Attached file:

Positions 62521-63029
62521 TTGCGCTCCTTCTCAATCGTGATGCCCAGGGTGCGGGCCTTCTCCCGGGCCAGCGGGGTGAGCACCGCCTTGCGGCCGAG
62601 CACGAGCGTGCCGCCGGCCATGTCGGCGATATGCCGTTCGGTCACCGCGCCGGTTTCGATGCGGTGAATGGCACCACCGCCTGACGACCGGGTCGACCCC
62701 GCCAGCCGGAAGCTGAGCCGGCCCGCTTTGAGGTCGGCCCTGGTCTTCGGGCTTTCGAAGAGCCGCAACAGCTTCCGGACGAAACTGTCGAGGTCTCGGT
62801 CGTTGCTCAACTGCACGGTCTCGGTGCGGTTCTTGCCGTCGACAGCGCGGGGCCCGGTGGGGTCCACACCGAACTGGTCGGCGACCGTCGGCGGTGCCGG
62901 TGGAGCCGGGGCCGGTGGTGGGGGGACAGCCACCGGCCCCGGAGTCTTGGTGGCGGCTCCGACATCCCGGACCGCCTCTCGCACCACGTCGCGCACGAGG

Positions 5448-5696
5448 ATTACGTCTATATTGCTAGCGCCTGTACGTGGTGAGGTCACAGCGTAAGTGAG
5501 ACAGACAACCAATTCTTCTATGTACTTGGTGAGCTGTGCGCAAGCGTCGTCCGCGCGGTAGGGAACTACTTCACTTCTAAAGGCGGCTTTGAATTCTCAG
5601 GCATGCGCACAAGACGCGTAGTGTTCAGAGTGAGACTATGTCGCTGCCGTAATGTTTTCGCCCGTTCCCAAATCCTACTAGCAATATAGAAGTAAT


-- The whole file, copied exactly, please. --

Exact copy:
Positions 62521-63029
62521 TTGCGCTCCTTCTCAATCGTGATGCCCAGGGTGCGGGCCTTCTCCCGGGCCAGCGGGGTGAGCACCGCCTTGCGGCCGAG
62601 CACGAGCGTGCCGCCGGCCATGTCGGCGATATGCCGTTCGGTCACCGCGCCGGTTTCGATGCGGTGAATGGCACCACCGCCTGACGACCGGGTCGACCCC
62701 GCCAGCCGGAAGCTGAGCCGGCCCGCTTTGAGGTCGGCCCTGGTCTTCGGGCTTTCGAAGAGCCGCAACAGCTTCCGGACGAAACTGTCGAGGTCTCGGT
62801 CGTTGCTCAACTGCACGGTCTCGGTGCGGTTCTTGCCGTCGACAGCGCGGGGCCCGGTGGGGTCCACACCGAACTGGTCGGCGACCGTCGGCGGTGCCGG
62901 TGGAGCCGGGGCCGGTGGTGGGGGGACAGCCACCGGCCCCGGAGTCTTGGTGGCGGCTCCGACATCCCGGACCGCCTCTCGCACCACGTCGCGCACGAGG

Positions 5448-5696
5448 ATTACGTCTATATTGCTAGCGCCTGTACGTGGTGAGGTCACAGCGTAAGTGAG
5501 ACAGACAACCAATTCTTCTATGTACTTGGTGAGCTGTGCGCAAGCGTCGTCCGCGCGGTAGGGAACTACTTCACTTCTAAAGGCGGCTTTGAATTCTCAG
5601 GCATGCGCACAAGACGCGTAGTGTTCAGAGTGAGACTATGTCGCTGCCGTAATGTTTTCGCCCGTTCCCAAATCCTACTAGCAATATAGAAGTAAT